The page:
Having grown up as an only child in Northern Sweden, Lydia is used to isolation and being on her own. She fills her days with her love of animals, nature, and hard work. She eventually settles into a career as a vet in rural Norway and embraces the rhythms of country life. In a series of poetic sketches, Lydia tends to the animals in her community, spends time with her aging parents, and falls in love. Despite an increasing need for closer human contact that begins to encroach on her contented solitude, ultimately it is Lydia’s satisfaction with her inner life that speaks of an elegance and hope often lost in these clamouring times.
Winner of the Brage Prize, the most prestigious award in Norwegian Literature, The Loneliness in Lydia Erneman’s Life is a quiet, beautiful exploration of solitude and how we relate to other beings. It has been lauded by European critics for doing something very rare: offering deep pleasure and joy in reading with little theatrics. Written in concise prose, the gravity and tranquility of this novel make it a gift—a soothing, contemplative offering about the depths of our inner worlds.
Praise for The Loneliness in Lydia Erneman’s Life:
“How do you go about making literature of the unobtrusive life? Rune Christiansen offers up a patient and quietly inexorable example in The Loneliness in Lydia Erneman’s Life. In Christiansen’s story of a young woman coming to grips with the most universal, most commonplace trials of our existence, nothing is irrelevant, nothing is silent. A lovely, enriching, compelling work of art.” —Michael Crummey, author of The Innocents
“The Loneliness in Lydia Erneman’s Life is a brilliant portrait narrated with tenderness, acuity, and expertise. Like the best portraits, it doesn’t reveal its subtexts immediately. Rather, it beguiles us and shows the colouring of a consciousness and how this palette shifts with the surrounding phenomena and pressures—the influence of strangers, seasons, pain, health, habits, dinners—this ongoing flux of renewal, attachment, and demise.” —Moez Surani, author of The Legend of Baraffo
“The Loneliness in Lydia Erneman’s Life is gentle and sombre and beautiful. At once lyrical and acute, each short chapter offers a glimpse into the protagonist’s quiet life, almost like a meditation. Perhaps this is how the author intended this book to be read? A sip at a time, chapter by chapter, letting each portion slowly warm you from the inside out.” —Prairie Flower Reads
Quoted: The Epigraph in The Loneliness in Lydia Erneman’s Life —All Lit Up
International Press Coverage:
“Reading The Loneliness in Lydia Erneman’s Life leaves the reader with a strong feeling of pleasure. This is obviously due to Christiansen’s exquisite writing, a distinct style which the author has already proved is among the best we have.” —Morgenbladet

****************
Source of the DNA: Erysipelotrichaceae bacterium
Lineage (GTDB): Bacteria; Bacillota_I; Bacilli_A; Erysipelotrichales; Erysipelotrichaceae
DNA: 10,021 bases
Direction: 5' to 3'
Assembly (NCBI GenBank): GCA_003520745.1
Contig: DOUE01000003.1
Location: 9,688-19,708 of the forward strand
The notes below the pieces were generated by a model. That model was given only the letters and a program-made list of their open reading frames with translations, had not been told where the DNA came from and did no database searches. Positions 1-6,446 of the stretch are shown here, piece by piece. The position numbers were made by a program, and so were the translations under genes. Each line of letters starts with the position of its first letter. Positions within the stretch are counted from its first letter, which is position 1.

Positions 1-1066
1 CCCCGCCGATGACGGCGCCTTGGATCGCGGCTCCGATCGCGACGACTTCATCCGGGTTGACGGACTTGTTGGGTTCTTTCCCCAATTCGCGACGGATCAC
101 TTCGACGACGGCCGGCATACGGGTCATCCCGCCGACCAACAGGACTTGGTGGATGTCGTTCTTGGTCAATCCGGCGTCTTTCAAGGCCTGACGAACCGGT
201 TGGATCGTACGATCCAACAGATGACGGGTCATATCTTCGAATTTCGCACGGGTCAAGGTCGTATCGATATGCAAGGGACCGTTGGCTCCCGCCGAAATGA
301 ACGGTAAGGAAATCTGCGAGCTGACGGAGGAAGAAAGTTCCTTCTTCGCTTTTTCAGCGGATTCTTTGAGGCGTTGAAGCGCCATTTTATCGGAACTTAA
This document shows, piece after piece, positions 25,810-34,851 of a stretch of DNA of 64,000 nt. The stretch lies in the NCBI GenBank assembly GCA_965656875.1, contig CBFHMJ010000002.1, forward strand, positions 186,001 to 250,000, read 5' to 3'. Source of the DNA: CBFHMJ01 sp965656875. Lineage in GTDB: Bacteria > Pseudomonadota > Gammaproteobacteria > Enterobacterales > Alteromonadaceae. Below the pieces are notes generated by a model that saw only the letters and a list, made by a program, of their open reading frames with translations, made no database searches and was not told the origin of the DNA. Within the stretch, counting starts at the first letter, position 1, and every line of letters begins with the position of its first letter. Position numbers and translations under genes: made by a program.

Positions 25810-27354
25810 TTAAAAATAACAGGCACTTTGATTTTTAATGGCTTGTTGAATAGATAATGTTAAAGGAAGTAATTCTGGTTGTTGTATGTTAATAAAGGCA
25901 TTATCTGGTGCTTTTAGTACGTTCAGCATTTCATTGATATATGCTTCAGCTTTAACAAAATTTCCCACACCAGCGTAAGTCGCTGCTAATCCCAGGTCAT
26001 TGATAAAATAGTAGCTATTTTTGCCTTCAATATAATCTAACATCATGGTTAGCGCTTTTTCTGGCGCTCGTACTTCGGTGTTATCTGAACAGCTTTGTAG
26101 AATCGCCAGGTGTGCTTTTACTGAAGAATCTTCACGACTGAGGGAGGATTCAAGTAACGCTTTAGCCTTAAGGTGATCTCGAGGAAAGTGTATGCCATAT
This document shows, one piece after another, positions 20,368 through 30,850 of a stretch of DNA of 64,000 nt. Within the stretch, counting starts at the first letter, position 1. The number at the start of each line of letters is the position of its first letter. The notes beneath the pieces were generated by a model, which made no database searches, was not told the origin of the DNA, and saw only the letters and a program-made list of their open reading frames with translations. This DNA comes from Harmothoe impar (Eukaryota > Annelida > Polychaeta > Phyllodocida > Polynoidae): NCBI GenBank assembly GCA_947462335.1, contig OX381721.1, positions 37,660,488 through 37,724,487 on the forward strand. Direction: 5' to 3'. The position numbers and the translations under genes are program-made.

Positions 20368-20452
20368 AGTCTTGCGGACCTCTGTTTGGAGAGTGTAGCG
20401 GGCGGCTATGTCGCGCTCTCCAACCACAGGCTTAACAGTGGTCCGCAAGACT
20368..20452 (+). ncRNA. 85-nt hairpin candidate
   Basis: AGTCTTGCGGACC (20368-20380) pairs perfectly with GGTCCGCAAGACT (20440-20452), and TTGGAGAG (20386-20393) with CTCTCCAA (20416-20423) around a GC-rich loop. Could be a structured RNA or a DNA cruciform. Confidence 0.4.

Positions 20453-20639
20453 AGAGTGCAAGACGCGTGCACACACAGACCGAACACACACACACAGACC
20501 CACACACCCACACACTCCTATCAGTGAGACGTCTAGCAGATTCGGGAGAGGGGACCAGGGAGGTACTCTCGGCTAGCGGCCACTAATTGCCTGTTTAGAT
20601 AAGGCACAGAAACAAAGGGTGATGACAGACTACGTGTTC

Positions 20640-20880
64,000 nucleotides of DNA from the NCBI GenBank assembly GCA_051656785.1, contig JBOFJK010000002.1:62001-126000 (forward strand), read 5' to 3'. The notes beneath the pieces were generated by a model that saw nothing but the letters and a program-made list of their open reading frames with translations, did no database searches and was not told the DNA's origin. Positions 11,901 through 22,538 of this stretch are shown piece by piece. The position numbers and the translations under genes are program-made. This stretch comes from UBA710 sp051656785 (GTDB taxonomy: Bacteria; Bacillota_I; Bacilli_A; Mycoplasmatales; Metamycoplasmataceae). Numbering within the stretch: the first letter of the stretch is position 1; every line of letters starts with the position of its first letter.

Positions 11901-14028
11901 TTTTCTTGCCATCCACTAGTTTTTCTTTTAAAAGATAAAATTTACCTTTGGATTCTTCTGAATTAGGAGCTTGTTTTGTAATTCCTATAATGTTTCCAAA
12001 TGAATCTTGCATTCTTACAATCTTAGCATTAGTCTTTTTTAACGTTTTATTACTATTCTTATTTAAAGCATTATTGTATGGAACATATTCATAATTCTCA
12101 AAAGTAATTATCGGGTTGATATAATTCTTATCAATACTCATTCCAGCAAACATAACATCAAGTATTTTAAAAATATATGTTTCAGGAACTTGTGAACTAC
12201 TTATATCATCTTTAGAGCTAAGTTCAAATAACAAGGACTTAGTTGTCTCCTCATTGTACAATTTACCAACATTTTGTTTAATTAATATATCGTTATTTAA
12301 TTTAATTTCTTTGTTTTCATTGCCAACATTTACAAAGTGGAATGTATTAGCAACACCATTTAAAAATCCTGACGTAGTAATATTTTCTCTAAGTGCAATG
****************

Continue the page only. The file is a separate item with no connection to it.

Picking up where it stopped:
“Rune Christiansen has written one of his best novels… This is an enchanting book on loneliness and love, where practically every sentence can be savoured.” —Klassekampen
“The Loneliness in Lydia Erneman’s Life is a luminous example of a book which quietly lifts the reader, an artful, but unpretentious book, written with an almost page-turner ease.”
“An unusually beautiful novel. Few Norwegian writers write more beautiful sentences than Rune Christiansen. Of course, good literature is about more than beautiful sentences, but there can be no doubt that Christiansen writes exquisite literature.” —NRK P2
“An outstanding, beautiful, wonderfully vivid and addictive novel.” —Berlingske Tidende
“Christiansen has written a gorgeous novel about being alone.” —Politiken
“It doesn’t often happen that I finish a book, pick it up almost immediately and start reading again with the same intensity and increasing expectation as the first time. It is intriguing what sets Christiansen’s precise, poetic language in motion. His elegant sentences have power and drive you forward in the reading. Light in tone, soft and delicate, they awaken your vigilance to what lies almost imperceptibly beneath the great details of everyday life. This is a book to cherish for a long time.” —Mappalibri
“Rune Christiansen has written a novel of rare beauty.” —De Standaard der Letteren
“This is a book of rare beauty…a beautiful, riveting and moving novel that should be read in undisturbed silence. The Loneliness in Lydia Erneman’s Life can put the reader in a double state of joy. Firstly, through the feeling of pleasure that an outstanding literary style can give. The prose is simple, agile, lucid, vigorous, and full of metaphors… Secondly, through the feeling of well-being and comfort of the book’s content, in its description of Lydia’s own meaningful life while it is being lived.” —Stavanger Aftenblad
Rune Christiansen is a Norwegian poet and novelist. One of Norway’s most important literary writers, he is the author of more than 20 books of fiction, poetry, and nonfiction. He has won many prestigious awards, including the 2014 Brage Prize for his bestselling novel, The Loneliness in Lydia Erneman’s Life. Fanny and the Mystery in the Grieving Forest was shortlisted for the same prize and published in English by Book*hug Press in 2019. He is also a professor of creative writing. Christiansen lives just outside of Oslo, Norway.
Kari Dickson is a literary translator. She translates from Norwegian, and her work includes literary fiction, children’s books, theatre, and nonfiction. In 2019, Book*hug Press published her translation of Rune Christiansen’s Fanny and the Mystery in the Grieving Forest, and, in 2021, her co-translation of Mona Høvring’s Because Venus Crossed an Alpine Violet on the Day that I Was Born. She is also an occasional tutor in Norwegian language, literature and translation at the University of Edinburgh, and has worked with the British Centre for Literary Translation (BCLT) and the National Centre for Writing. Dickson lives in Edinburgh, Scotland.
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